What was it, perhaps, that caused John (and Jesus, also, for that matter) to resort to action?  As I thought about John’s problem with Jesus’ baptism, a radical idea came to mind.  You know how the Bible, in the Old Testament, in the Psalms, and in the Epistles, is always talking about giving thanks to God?  It occurred to me that John, like so many of the Old Testament prophets, faulted his fellow Hebrews for forgetting God, from whom all blessings flow.  John expressed that as “sin,” and Jesus was in agreement with John’s analysis.  Failure to recognize the centrality of God in their lives—that was the ”sin” which they both sought to eradicate.  The people failed to give God thanks.

In the Book of Deuteronomy (8:10-13, 17-18), we read: “You shall eat your fill and bless the Lord your God for the good land that he has given you.  Take care that you do not forget the Lord your God, by failing to keep his commandments, his ordinances, and his statutes, which I am commanding you today.  When you have eaten your fill and have built fine houses and live in them, and when your herds and flocks have multiplied, and your silver and gold is multiplied, and all that you have is multiplied, then do not exalt yourself, forgetting the Lord your God… Do not say to yourself, ‘My power and the might of my own hand have gotten me this wealth.’ But remember the Lord your God, for it is he who give you power to get wealth.”

This precept of giving thanks to God is woven also throughout the New Testament.  Paul, writing to the church in Rome, references ingratitude as one mark of forgetting where we come from.  About pagans, Paul writes: “Though they knew God, they did not honor him as God or give thanks to him.” (Rom 1:21).  Jesus, himself, places that obligation front and center, when he healed the ten lepers. “One of them, when he saw that he was healed, turned back, praising God with a loud voice.  He prostrated himself at Jesus’ feet and thanked him.  And he was a Samaritan.  Then Jesus asked, ‘Were not ten made clean? But the other nine, where are they? Was none of them found to return and give praise to God except this foreigner?’” (Lk 17:15-18)

No thanks to God?  This is no small matter.  Ingratitude is no small matter.  How often are we put out when, after doing a favor for someone, we do not receive thanks or acknowledgement?  Where is the gratitude?  To be ungrateful for all that God has done and is doing for us is the sin that John tells us must be corrected.  Which is to say, two things: (a) our situation is quite common and (b) when one repents, it is totally forgivable.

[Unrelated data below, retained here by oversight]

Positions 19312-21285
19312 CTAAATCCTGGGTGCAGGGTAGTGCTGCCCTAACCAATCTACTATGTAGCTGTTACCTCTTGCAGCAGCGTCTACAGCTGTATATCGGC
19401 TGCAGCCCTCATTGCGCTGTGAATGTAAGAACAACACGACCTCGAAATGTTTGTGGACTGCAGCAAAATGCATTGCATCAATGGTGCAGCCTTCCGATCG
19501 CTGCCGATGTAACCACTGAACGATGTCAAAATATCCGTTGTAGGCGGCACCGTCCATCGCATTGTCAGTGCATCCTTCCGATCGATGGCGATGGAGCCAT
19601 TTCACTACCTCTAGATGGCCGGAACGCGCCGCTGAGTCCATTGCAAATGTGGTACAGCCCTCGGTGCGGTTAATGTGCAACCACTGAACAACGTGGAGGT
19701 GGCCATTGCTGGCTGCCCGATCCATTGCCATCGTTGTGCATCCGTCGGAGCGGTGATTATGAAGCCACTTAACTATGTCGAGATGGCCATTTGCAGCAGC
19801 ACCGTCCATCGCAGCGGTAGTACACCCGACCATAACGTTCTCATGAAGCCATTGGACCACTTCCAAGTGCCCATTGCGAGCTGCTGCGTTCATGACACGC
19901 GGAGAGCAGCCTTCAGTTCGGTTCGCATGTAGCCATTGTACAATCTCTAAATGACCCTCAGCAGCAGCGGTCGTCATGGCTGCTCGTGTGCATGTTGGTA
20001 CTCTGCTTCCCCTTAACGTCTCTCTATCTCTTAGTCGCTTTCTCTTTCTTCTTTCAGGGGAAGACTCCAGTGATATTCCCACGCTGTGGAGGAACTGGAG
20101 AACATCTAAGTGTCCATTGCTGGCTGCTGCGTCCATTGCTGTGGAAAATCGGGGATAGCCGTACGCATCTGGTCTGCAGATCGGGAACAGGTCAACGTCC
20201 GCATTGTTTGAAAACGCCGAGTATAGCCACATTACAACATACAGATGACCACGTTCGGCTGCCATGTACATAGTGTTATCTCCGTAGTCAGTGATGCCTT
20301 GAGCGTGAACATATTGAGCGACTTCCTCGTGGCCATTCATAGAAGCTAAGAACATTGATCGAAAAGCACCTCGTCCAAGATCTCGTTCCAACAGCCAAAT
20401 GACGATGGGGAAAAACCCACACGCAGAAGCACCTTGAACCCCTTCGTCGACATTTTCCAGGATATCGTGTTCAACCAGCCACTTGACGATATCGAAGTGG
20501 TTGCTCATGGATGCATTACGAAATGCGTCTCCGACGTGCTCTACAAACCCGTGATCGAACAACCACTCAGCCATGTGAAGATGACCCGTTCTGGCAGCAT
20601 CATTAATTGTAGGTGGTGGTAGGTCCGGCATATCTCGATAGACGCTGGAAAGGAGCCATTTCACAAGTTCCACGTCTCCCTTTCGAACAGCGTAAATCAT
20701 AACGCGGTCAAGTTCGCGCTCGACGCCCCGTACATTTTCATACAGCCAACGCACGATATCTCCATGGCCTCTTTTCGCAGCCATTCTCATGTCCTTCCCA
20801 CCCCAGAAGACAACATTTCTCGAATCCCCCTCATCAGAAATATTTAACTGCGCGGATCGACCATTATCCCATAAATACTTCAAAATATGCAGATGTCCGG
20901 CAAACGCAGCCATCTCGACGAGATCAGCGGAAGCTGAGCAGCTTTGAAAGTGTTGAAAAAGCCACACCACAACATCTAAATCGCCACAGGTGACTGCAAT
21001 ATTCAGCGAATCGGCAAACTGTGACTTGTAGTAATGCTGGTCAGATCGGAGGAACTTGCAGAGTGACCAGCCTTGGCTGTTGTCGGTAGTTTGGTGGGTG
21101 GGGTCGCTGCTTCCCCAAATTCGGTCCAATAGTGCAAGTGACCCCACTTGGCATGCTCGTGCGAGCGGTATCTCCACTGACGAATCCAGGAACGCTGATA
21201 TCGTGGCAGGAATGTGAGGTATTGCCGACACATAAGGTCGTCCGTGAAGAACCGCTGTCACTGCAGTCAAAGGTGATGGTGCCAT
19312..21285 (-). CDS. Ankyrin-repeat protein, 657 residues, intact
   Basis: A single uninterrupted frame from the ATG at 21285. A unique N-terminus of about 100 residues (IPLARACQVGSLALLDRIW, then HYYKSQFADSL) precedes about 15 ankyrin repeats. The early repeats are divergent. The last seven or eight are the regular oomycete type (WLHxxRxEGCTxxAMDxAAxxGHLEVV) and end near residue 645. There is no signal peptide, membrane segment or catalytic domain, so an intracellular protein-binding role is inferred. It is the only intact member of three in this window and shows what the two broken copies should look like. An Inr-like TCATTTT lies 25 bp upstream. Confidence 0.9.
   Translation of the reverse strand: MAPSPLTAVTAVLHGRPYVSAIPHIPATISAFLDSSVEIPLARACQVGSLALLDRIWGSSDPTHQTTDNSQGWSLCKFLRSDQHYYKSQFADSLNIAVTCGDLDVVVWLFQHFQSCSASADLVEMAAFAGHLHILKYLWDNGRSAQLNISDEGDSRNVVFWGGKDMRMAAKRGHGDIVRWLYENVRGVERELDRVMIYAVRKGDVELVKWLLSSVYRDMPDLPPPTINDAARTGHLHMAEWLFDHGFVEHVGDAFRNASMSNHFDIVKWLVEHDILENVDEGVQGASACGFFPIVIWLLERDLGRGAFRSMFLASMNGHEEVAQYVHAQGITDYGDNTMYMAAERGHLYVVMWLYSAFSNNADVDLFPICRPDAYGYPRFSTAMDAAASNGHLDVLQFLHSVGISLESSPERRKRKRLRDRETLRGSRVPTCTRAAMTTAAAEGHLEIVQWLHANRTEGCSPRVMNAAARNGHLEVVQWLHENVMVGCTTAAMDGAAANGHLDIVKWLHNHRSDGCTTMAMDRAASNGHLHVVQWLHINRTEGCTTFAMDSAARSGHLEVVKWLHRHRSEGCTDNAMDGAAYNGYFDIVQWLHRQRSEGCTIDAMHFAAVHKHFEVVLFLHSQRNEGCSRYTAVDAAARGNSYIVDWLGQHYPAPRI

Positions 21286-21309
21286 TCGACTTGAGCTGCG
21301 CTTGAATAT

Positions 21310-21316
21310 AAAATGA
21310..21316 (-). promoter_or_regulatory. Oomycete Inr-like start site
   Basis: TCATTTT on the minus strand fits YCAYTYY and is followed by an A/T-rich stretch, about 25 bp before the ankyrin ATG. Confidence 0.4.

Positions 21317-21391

So here is my radical idea.  The real enemy of gratitude may be ease, prosperity, good times, too much of a good thing.  When we are prosperous, we tend to forget the goodness of God.  We take things for granted, as though we deserve these good things.  We have trouble appreciating what we have, because we cannot recall ever being without.

A person might say: I don’t need God when I am sick; I have MGH.  I don’t need God when I am bored with life; I need a cruise.  I don’t need God when I am depressed; I need Prozac.  I don’t need thoughts of God to fill my time; I need television, the Internet, my Smartphone.  I don’t need the sacraments; I need golf, tennis, and exercise at the health and fitness center.

There is nothing inherently evil with any of it—unless it squeezes out gratitude to God and we come to rely on everything but God.  The challenge that John the Baptist put before his compatriots thousands of years ago, as well as to us today, is not that we lack things for which to be thankful, but that we have not heeded the warning of Deuteronomy and we may have been taken in by thinking that “my power and the might of my own had have gotten me this wealth.”

Modern medicine confirms what the Deuteronomist thousands of years ago said.  Dr. Hans Selye of Montreal, (Janos Hugo “Hans” Selye 1907 Vienna – 1982 Montreal) was a Hungarian-Austrian-Canadian endocrinologist who over his career published many books and, after years of observing patients, concluded that there are two main culprits of poor health: an attitude of vengeance and an attitude of bitterness.  He believed that the best single response most nourishing to one’s personal health is gratitude.  (The Stress of Life, 1952)

When Jesus speaks of being born again—and that was signaled by his baptism in the River Jordan—surely he had in mind, a renewed spirit of thanksgiving to God for all that we are and all that we have, a spirit which places things into the correct perspective.  But to be born again, that is to say, being restored to a relationship of the giver of life, was not only or solely for one’s self, for that feeling of wholeness that comes in getting right with God.  It was to be the turning point of making us aware of God’s instruction to use that [is] given us by God, our new-found spirit and other gifts to include others and to show them what gratitude and what thanksgiving can accomplish.

Our sin?  Placing ourselves first and on the same plane as God.  Our forgiveness?  Remembering from whom all blessing flow.  To that end, John, the PR man, and Jesus of Nazareth, the CEO of God’s Covenant, are there to guide us.

Amen

The Rev. Clarence E. Butler